Day 173: Autism and the Church

Our chapel has just purchased some land to build a new building in another location in a subdivision close the our current building.  It is all very exciting to us as we make the plans to break ground in the spring.  It reminded me of a post I wrote a while ago about Autism and the Church so I am reposting it here with a few edits.

The incidence of autism has risen to 1 in every 100 children that are affected.  The numbers are staggering considering ten years ago it was 1 in 10,000.  The government is just now coming to terms with the epidemic and beginning to consider an autism strategy to deal with what will soon be a burgeoning population of adults with autism.

As a church and family of God, I think it important also to be prepared to deal with Autism in our assemblies as well.

Scripturally speaking there are a couple of instances I can recall, where people with disabilities needed help from friends.  There was a paralytic man who wanted to see Jesus and his friends lowered him through the roof to the Lord. Another man had been sick for a long time and sat by a pool that could heal him but he had no friends to put him into the water.  Autism is a fairly new epidemic and there isn’t really scriptural reference for handling Autism in the church.  So most of what I say are practical helps.

First of all, there really has to be a genuine love for this special group of people and their families.  It is not an easy disorder to deal with as a family and having the love of those in our assemblies makes a huge difference! Believe me, it can be a balm to the wounds of the heart to know that your family is truly loved.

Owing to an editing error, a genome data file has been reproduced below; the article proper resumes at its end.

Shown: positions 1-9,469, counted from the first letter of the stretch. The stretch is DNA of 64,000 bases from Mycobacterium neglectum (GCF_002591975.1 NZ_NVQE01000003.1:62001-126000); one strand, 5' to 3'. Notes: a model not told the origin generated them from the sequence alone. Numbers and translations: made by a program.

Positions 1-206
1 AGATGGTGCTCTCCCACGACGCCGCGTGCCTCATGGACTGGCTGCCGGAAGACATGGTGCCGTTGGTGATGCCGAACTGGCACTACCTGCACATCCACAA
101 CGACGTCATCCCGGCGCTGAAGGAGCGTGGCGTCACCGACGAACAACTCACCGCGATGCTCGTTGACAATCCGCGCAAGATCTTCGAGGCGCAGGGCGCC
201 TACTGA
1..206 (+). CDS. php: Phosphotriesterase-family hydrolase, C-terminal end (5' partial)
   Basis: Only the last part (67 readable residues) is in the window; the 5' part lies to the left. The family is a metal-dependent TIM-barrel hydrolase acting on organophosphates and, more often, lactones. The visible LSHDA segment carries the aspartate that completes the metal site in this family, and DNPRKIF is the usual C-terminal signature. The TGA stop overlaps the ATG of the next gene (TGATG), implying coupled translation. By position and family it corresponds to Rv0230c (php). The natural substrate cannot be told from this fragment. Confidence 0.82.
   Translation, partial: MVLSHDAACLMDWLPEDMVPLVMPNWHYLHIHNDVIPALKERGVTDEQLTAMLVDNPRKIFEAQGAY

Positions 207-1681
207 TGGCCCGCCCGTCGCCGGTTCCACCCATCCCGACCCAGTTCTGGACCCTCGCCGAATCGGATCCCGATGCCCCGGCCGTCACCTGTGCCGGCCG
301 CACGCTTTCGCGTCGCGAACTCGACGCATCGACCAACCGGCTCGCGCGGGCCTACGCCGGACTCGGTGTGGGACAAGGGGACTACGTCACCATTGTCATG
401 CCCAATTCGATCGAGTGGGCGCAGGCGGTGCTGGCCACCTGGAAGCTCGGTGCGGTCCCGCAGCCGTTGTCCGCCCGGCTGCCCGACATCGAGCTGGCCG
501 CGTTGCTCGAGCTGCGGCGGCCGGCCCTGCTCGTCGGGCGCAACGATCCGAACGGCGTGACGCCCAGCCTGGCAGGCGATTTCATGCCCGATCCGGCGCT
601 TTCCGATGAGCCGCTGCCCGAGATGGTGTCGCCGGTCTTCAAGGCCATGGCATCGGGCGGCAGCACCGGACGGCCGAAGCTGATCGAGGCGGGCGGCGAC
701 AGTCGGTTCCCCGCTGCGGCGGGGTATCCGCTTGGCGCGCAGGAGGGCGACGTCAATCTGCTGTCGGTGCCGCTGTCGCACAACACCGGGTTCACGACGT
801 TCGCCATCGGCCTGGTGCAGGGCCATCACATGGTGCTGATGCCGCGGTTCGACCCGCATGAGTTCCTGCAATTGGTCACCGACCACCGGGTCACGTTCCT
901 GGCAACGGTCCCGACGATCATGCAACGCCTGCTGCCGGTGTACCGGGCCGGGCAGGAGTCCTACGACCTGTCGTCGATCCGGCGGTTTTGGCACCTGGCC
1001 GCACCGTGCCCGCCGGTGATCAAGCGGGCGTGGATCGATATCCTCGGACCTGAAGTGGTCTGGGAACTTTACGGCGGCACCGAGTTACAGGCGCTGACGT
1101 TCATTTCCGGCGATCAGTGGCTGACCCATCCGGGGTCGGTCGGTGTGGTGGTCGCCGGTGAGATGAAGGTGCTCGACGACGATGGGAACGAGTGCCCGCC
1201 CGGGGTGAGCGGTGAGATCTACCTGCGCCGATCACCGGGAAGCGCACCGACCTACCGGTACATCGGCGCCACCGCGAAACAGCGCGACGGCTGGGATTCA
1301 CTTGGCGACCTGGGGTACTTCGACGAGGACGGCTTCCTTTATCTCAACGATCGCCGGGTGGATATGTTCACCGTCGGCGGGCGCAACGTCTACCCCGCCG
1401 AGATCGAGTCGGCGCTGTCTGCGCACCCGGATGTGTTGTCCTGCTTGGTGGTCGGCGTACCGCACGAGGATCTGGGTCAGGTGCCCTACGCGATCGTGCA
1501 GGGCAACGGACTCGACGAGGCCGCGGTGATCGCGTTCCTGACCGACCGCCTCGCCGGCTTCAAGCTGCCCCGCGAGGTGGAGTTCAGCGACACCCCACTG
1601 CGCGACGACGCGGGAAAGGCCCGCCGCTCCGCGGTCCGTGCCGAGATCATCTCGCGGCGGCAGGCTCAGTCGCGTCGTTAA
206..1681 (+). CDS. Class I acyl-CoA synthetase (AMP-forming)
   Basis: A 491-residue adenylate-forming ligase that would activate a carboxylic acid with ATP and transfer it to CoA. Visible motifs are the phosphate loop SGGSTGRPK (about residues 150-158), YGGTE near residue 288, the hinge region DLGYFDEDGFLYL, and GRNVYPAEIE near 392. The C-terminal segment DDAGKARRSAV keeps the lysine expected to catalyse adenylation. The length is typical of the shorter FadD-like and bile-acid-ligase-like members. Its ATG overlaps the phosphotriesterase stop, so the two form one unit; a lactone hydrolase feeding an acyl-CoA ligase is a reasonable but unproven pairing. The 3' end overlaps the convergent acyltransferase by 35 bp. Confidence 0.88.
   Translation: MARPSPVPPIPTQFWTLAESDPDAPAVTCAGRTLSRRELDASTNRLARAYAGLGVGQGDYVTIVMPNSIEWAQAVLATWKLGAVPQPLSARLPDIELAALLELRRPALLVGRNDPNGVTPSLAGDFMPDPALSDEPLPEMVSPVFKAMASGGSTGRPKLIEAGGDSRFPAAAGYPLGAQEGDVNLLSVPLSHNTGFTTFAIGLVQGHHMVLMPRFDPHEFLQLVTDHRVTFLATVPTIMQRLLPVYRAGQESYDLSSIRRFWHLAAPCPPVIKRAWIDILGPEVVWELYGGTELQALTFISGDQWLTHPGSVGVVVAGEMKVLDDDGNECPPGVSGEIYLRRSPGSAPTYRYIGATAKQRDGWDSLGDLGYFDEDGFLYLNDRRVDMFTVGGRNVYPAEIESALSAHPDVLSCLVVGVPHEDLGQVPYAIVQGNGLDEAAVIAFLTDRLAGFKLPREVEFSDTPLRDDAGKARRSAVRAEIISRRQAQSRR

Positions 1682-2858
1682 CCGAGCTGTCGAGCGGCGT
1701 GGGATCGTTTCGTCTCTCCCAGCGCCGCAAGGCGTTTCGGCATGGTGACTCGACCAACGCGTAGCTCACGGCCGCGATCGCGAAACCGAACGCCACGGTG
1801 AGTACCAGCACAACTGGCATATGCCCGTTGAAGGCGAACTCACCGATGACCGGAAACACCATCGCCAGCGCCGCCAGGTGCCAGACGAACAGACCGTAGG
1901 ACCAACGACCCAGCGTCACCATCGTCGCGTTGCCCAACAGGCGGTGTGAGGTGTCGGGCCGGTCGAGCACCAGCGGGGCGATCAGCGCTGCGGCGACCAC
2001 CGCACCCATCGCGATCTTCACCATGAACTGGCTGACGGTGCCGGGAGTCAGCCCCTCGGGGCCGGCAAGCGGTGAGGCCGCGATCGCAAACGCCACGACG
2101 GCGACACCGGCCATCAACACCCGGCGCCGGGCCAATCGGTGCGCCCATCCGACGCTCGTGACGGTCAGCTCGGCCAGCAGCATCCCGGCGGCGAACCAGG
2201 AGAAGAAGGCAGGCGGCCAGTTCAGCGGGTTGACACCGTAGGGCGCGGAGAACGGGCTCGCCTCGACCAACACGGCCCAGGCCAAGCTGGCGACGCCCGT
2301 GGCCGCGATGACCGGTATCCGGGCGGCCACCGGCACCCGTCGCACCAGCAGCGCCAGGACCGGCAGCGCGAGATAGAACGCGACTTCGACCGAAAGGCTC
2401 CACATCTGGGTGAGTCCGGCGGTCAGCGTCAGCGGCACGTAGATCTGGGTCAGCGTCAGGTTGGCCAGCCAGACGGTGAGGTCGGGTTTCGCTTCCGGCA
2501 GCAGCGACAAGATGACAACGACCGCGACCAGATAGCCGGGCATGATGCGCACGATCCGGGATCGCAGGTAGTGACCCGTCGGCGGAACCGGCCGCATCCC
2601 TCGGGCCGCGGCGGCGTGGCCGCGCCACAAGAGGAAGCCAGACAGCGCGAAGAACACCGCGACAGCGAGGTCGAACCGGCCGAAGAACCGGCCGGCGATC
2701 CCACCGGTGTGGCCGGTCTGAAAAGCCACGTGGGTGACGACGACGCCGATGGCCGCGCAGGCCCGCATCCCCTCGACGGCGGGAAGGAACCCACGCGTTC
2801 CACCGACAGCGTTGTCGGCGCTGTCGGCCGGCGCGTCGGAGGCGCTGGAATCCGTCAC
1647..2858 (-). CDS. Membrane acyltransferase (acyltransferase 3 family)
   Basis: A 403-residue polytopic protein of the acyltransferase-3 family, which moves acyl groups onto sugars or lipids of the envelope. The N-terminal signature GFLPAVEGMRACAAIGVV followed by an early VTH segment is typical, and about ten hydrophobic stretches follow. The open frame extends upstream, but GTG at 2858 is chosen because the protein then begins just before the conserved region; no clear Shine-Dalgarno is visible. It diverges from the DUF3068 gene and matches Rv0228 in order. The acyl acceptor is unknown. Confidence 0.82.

That being said, an effort is required and it begins with educating yourselves.  Don’t always depend on getting all the right answers from the family members either.  I know I have been approached by people in meeting and it really is hard to get everything covered in a 5 minute conversation by the coat racks.  So look it up on the internet.  Read blogs by parents of children with autism and their every day struggles.  There is actually a blog called The Inclusive Church with great, practical ideas on how to include kids with Autism!

Don’t ever make assumptions!!!!  Autism is a disorder where children have odd behaviours and outbursts because of unusual things like a smell or buzzing lights.  These parents have children that do not have a wheel chair or obvious physical features that indicate that there is a disability so they are used to being judged as terrible parents based on the behaviours of their children.

Asking parents what you can do to help is helpful to some degree.  But I do have to admit that I sometimes don’t even know what to ask for with regards to help.  Certainly give them time to come up with a list for everyone.

Some children with autism are darters.  They run off very quickly and since they often do not understand dangers like cars and parking lots or even the concept of being lost.  They will walk away and keep right on walking.  So please stop a child with autism from walking/running out of the building without their parents or an adult.  Depending on the severity of the child, you may have to grab their hand or physically block them but the danger of them running into a car is very serious.  And I have been in situations where my son has gotten away from me and people have just watched him run past them with me running in hot pursuit.  It sure would have been nice if that person had stopped him keeping me from having to run 1/2 a block to catch up to him.

Even if you haven’t done the research, please don’t be afraid to interact with children with autism.  Even if they can’t talk, you can easily say “hey, kurt, I love your slinky.  That looks like it’s a lot of fun to play with”  “give me five” or “you are growing up.  Look how tall you are now!”  Don’t be afraid even if it is awkward for you talking to someone who may not understand or can’t respond or can’t respond properly.  You will get better at it and you will get to know their likes and dislikes.  It is far worse for you to ignore this family out of fear of what to say than to engage with them and experience a few awkward moments as you get used to it.  This is part of showing that love and it is showing that you are making an effort!